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The Substantial Shareholding Exemption (SSE) provides for a tax exemption in respect of gains realised by a company on the disposal of a "substantial shareholding" (being essentially at least 10% of the ordinary share capital) in another company (the target).

Various conditions have to be met for the SSE to apply, including both the target and selling companies undertaking trading activities. This has reduced the effectiveness of the SSE, and therefore HMRC consulted in 2016 on a range of proposals. The outcome was that a number of beneficial changes to the SSE took effect as from 1 April 2017. Some of the main changes are set out below.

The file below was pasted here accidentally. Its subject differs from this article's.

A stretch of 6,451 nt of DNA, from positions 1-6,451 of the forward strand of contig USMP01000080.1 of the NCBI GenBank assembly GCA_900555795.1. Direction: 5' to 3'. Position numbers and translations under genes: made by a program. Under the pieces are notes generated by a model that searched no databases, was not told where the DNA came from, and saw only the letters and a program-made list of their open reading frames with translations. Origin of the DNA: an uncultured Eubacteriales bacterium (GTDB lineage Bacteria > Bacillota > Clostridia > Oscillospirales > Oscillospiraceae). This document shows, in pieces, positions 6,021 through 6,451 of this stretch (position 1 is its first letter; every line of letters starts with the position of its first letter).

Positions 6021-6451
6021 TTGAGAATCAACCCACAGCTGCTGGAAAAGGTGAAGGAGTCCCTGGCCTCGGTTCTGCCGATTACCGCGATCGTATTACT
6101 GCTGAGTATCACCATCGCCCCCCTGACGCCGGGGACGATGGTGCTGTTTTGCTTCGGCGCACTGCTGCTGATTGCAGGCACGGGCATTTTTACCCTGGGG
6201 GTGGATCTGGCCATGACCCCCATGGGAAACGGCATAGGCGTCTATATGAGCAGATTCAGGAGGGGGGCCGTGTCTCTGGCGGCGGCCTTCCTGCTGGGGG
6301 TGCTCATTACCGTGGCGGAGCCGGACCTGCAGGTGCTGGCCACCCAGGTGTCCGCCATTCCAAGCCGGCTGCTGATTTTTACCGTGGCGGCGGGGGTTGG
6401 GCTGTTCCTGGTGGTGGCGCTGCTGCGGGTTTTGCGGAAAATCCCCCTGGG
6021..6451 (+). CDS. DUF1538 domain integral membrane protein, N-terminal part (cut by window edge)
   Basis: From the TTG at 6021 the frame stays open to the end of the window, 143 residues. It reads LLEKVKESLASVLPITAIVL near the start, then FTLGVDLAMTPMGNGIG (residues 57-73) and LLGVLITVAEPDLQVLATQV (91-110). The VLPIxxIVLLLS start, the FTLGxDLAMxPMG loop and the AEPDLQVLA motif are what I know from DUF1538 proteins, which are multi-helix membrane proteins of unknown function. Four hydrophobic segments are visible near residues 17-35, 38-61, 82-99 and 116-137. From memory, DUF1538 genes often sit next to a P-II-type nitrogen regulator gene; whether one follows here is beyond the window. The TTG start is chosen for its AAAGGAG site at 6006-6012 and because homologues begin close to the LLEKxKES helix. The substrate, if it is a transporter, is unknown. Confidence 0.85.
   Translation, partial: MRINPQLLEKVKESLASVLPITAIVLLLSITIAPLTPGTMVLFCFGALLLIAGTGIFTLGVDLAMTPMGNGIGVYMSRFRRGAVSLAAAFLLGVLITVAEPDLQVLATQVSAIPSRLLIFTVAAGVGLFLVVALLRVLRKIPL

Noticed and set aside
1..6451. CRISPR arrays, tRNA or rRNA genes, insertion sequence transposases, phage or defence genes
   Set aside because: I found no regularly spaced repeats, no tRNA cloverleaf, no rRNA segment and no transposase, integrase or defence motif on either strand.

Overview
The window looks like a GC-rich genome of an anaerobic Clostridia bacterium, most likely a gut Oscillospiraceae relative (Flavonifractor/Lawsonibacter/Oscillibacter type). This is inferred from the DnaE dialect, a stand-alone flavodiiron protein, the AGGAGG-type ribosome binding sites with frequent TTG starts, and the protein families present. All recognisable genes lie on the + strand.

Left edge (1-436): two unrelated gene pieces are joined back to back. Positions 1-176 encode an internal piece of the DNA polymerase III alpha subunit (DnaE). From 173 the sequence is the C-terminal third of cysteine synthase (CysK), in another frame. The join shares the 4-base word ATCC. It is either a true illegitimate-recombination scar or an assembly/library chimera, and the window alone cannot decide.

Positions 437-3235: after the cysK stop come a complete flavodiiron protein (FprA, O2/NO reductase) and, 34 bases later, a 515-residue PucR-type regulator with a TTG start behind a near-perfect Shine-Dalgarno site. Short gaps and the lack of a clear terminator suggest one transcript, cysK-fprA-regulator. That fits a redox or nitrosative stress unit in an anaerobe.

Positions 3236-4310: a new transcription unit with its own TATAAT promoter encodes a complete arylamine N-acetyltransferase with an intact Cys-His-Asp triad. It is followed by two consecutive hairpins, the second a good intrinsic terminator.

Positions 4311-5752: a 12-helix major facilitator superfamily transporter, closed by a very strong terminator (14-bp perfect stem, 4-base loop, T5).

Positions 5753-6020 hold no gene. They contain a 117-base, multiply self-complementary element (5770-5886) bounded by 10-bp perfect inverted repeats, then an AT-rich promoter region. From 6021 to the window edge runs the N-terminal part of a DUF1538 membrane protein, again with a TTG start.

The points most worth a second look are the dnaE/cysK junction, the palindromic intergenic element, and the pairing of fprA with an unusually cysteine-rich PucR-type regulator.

• The selling company no longer needs to be trading. This will enable pure holding companies to take advantage of the SSE.
  • The SSE is extended to seller companies owned by qualifying institutional investors. In this case, the SSE will be available whether or not the target is a trading company. The full SSE can be claimed if the institutional investors hold 80% or more of the shares in the seller at the date of disposal; and there is a sliding scale for shareholdings of at least 25%, but less than 80%. An institutional investor includes registered investment trusts and certain authorised investment funds, but not REITs.

The above changes, and others, improve the effectiveness of the SSE. Indeed, HMRC has stated recently that the widening of the SSE to include the involvement of institutional investors could result in it applying to the sale of certain real estate investment companies.

Action point

  1. If you are disposing of a substantial shareholding check the conditions of the SSE to see if you can structure your transaction to fall within its terms.